Selgin: The AAA is an interesting case, the Agricultural Adjustment Act, which was actually passed prior to the NRA. There was a lot more logic to that than to the NRA because it was meant to particularly address the problems of the farmers, and we know that the farm problems were a very crucial part of the story of the Depression in the United States. Well, on that, I rely, for my analysis of the AAA and the NRA both, I rely very heavily on studies done by Brookings at the time. Now, most of this time I'm trying to rely on recent research and I do for these subjects as well. But it so happens that the Brookings Institution did some fantastic work back then on both of those programs. They have these books that are actually, now, generally neglected and it's a shame and you can't even find them on Brookings' site. You have to really hunt hard to find electronic copies. In one case, I think I actually had to buy a hard copy, find an old hard copy on the AAA.

Selgin: Anyway, they're splendid analyses and Brookings comes out, basically lambasting the NRA, but saying that the AAA probably did some good. So I would put it on the plus side, but with a very important qualification because the AAA created a sort of Frankenstein monster and we know that farm subsidies and all that are a legacy of that. And they've proven very, very costly over time. So we've had to pay a big price for whatever contribution the AAA made to recovery from the Great Depression. But the people at the time may have been helped by it. So we'll give that a little bit of a plus column.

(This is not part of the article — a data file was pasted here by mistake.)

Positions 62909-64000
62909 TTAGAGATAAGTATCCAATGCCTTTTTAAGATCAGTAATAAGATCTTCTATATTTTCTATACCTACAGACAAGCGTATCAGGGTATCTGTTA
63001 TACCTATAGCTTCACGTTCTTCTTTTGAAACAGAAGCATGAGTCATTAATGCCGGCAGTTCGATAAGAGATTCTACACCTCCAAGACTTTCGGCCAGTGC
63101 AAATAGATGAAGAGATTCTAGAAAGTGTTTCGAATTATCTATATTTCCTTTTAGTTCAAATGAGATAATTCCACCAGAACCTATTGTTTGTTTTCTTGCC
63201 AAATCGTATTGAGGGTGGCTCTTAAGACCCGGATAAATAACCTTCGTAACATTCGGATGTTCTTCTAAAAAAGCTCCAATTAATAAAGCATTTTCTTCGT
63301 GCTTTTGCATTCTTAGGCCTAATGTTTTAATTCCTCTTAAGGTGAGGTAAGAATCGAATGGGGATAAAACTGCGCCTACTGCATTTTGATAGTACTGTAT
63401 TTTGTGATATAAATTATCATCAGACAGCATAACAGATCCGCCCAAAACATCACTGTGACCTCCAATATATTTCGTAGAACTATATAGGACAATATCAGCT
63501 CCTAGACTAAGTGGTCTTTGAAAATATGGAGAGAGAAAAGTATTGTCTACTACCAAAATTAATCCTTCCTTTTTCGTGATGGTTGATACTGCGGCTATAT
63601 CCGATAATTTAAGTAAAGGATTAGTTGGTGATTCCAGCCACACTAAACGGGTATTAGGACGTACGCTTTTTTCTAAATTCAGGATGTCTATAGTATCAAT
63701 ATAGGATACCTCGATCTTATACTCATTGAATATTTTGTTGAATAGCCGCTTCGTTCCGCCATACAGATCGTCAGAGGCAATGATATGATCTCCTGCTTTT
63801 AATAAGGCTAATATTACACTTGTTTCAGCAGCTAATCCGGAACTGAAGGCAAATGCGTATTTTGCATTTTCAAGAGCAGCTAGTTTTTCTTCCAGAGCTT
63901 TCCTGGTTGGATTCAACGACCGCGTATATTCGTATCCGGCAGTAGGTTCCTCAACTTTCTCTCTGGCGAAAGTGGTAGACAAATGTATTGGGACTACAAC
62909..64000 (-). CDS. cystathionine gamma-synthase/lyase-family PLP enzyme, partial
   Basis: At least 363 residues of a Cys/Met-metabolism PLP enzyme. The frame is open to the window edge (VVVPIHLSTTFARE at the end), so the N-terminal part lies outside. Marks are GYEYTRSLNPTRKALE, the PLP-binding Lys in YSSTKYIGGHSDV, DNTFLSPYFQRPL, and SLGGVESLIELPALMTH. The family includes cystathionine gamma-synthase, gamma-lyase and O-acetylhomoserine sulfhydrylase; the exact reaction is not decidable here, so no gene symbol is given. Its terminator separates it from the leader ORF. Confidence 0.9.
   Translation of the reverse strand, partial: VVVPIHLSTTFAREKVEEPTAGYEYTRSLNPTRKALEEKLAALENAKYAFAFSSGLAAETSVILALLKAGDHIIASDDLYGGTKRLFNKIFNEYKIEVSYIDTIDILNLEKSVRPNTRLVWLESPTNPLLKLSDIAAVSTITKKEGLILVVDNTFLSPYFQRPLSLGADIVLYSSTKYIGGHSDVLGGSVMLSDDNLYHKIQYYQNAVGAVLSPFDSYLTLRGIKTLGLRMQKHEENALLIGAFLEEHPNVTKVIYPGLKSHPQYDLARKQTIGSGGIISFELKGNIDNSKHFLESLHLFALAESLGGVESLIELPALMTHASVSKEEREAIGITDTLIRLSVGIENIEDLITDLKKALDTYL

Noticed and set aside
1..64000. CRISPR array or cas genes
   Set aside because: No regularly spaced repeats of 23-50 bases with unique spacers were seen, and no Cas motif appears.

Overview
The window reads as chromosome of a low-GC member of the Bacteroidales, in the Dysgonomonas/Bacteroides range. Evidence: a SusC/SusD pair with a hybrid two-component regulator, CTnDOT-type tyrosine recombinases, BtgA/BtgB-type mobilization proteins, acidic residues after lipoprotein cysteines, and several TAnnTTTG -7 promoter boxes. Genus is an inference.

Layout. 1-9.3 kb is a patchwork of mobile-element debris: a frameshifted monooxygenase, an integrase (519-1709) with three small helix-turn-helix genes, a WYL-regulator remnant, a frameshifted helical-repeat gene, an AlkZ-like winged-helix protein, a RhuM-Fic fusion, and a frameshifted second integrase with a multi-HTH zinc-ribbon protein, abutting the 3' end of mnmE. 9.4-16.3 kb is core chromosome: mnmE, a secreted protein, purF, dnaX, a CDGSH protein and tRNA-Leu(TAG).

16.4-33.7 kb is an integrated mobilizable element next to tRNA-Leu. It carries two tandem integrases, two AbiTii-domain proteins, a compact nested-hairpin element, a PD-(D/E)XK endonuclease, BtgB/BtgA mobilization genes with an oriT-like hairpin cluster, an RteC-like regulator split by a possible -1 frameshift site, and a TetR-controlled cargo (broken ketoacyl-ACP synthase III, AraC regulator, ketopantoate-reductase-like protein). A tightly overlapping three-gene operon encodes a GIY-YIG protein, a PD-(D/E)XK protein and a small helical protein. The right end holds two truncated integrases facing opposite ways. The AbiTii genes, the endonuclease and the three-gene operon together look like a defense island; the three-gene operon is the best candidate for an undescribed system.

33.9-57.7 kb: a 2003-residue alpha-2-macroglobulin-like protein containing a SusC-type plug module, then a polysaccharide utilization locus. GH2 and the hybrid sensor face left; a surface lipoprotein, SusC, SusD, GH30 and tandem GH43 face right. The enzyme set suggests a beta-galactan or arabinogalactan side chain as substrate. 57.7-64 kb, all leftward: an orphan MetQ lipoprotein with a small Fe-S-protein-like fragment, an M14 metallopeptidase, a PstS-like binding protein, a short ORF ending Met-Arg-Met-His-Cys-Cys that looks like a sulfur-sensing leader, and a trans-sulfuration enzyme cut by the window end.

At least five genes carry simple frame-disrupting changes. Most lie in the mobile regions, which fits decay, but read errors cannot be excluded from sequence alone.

Beckworth: Any other wins with the New Deal?

Selgin: As far as combating the recession, I would say no. But here I have to say that it is exceedingly important to distinguish, as FDR did, relief from recovery. Many of the New Deal programs where relief programs, the various work relief programs like the WPA and many others… the Civilian Conservation Corps, on a small scale. A lot of these programs were, I think, well-conceived, they really helped keep people gainfully employed, some of them produced valuable stuff. And they did all this without making people feel like they were losers, failures and all that. So it was much better than just handing out checks and that sort of thing. But these efforts shouldn't be confused with recovery. And I think I feel safe in insisting on that because FDR himself did. He did not think these programs where themselves recovery. He didn't want to see them continue forever. He repeatedly stressed that we're doing these things now until the economy gets back on its feet. That's why they were called emergency programs. And he actually kept separate budgets where the emergency programs were separated from other government programs because his idea was that you shouldn't have to run deficits once the emergency is over.